Mr. Colt brought his wife on in May, 1798, who remained with him till his removal to Erie. In 1803, James Taylor, with wife and one child, coming from Rockbridge County, Va., settled in the township, locating about two miles northeast of Colt's Station. Here they remained until 1812, when they removed to the State of New York, near the boundary line between that State and Pennsylvania. Henry Taylor, a relative of the above named, settled in the township at the same time. He was a man of family, and several years later purchased land in North East Township, adjoining the borough, upon which he resided for some years. He figured conspicuously in the war of 1812. He was made Captain of the first military company at North East; subsequently removed to Michigan, and there died. The inducement that took Mr. Colt and his colony to Greenfield was the belief then generally disseminated that the hill lands were preferable to those of the lake shore, which were densely wooded, swampy and well-nigh impenetrable. In a short time, Mr. Colt saw his error, and in 1804 he removed to Erie, where he remained the balance of his life. He died suddenly October 11, 1832, aged seventy-one years and three months. Mrs. Colt survived till March 13, 1834, dying at the age of sixty-six. They left no children, and the large estate Mr. Colt has acquired passed into the hands of relatives. On Mr. Colt's departure, the greater portion of the colony left also, scattering in various directions, and most of them making amends for their blunder by taking up some of the choicest lands in the county. Enoch Marvin became the company's agent in the Beaver Valley, where he died and was buried. His brother Elisha was one of the few who remained, and he and his wife both died at Colt's Station, the first in 1829 and the second in 1858. Their son, William E., continued to reside at Colt's Station till the decease of his mother, when he made his home in North East.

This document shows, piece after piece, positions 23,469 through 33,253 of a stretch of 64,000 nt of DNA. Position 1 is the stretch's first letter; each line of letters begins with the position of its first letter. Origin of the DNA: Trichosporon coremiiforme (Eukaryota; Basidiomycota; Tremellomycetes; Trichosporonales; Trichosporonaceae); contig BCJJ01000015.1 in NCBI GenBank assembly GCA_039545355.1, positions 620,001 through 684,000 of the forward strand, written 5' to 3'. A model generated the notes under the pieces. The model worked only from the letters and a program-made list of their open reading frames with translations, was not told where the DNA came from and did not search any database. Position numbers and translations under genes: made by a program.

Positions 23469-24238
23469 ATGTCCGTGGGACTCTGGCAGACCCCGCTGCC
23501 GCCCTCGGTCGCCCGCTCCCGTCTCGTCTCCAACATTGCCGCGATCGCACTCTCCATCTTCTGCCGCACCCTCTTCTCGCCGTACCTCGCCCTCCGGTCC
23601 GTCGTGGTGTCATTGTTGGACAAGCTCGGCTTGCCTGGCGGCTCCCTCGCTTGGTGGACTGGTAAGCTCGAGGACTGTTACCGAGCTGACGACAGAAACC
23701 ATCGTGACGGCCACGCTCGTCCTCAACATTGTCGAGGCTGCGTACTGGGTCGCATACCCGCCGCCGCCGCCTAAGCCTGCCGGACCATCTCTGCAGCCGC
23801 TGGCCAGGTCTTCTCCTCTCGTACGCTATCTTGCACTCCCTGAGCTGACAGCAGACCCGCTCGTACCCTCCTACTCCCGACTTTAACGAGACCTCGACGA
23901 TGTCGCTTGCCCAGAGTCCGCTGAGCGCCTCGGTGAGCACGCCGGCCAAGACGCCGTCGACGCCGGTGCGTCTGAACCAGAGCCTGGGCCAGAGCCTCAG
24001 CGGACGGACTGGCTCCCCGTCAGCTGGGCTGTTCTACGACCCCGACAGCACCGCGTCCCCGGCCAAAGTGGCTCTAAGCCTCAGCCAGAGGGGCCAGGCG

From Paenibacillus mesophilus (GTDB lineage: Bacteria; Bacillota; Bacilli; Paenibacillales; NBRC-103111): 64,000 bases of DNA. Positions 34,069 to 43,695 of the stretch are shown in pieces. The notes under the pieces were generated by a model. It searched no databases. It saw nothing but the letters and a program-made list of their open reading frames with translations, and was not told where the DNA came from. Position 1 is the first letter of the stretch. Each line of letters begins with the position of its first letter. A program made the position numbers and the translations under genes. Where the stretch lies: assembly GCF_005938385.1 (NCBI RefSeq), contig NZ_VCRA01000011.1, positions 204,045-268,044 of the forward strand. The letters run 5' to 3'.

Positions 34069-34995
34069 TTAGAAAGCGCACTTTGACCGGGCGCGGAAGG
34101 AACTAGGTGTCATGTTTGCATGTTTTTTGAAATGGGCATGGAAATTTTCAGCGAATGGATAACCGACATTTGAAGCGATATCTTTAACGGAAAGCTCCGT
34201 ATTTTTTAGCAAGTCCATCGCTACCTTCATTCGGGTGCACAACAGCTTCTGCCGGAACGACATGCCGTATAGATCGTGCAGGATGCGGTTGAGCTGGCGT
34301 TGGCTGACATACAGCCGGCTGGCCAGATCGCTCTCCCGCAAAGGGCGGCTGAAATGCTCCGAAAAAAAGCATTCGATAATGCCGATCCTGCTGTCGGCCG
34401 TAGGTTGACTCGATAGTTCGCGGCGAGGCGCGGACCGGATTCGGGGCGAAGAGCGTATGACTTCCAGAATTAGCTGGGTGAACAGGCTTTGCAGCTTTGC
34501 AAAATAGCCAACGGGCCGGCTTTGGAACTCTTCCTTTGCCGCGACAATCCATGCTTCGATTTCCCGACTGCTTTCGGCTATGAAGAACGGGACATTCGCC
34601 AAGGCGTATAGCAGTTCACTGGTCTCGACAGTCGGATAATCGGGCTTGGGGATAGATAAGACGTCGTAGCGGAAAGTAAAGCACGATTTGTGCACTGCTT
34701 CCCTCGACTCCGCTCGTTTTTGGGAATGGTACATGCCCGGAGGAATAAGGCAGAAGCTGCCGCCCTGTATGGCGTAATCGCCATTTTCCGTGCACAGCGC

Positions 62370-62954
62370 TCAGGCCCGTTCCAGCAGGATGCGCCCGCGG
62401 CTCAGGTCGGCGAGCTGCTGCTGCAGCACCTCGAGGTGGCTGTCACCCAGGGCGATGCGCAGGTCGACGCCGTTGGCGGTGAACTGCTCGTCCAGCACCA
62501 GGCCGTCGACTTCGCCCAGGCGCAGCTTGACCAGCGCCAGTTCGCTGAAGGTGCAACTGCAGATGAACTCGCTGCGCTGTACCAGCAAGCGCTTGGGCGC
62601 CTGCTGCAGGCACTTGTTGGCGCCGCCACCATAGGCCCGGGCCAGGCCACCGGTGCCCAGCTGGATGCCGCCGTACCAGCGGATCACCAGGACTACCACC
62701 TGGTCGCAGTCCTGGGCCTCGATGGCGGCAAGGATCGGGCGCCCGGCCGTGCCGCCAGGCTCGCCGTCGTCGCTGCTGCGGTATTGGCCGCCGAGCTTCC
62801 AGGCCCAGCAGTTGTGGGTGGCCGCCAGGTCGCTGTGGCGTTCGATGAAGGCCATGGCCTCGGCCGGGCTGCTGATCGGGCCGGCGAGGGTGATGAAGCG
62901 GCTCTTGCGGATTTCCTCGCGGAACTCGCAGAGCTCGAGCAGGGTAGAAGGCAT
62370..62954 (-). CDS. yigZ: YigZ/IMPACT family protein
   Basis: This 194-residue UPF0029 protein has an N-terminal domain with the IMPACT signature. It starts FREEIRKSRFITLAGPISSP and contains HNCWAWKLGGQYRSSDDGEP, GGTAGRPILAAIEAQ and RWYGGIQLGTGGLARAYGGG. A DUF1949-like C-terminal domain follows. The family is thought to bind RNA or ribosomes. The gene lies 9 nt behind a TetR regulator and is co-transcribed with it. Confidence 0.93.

Other Matters
The first Protestant religious service in Erie County was held at Colt's Station on the 2d of July, 1797, shortly after the arrival of the colony from New England. About thirty persons assembled, from Greenfield, North East and Venango, to whom a sermon was read by Mr. Colt. The old graveyard, on the Erie & Mayville road, a little east of the Station, was the earliest (1801) of which any record has been preserved in the county. Elisha Marvin, was buried there, but his remains were taken up and removed to North East after the death of his wife. The first celebration in Erie County of the Nation's Independence was near Colt's Station, on the 4th of July, 1797. The first military company in Erie County was organized in Greenfield, in 1801. It had eighty members. Elisha Marvin was Captain.

While Mr. Colt remained at the Station, it was a busy place, being the depot of supplies for all the country round. For a year or two, the line of travel from the lake was through Colt's Station to French Creek, and then on to Pittsburgh, which lasted until a good road was opened between Erie and Waterford. After Mr. C.'s departure, the glory of the Station faded. Col. Joseph Selden opened a store there in 1820, which was continued by other parties until a few years ago. Morrow B. Lowry clerked in this store when a boy of sixteen, and B. F. Sloan spent a portion of his youthful years in the locality. A tavern was established about fifty years ago, and kept up till 1860 or 1865. The old tavern has been converted into a farmhouse, and there is nothing there besides but a schoolhouse, a liberty pole and two small dwellings.

Streams and Mills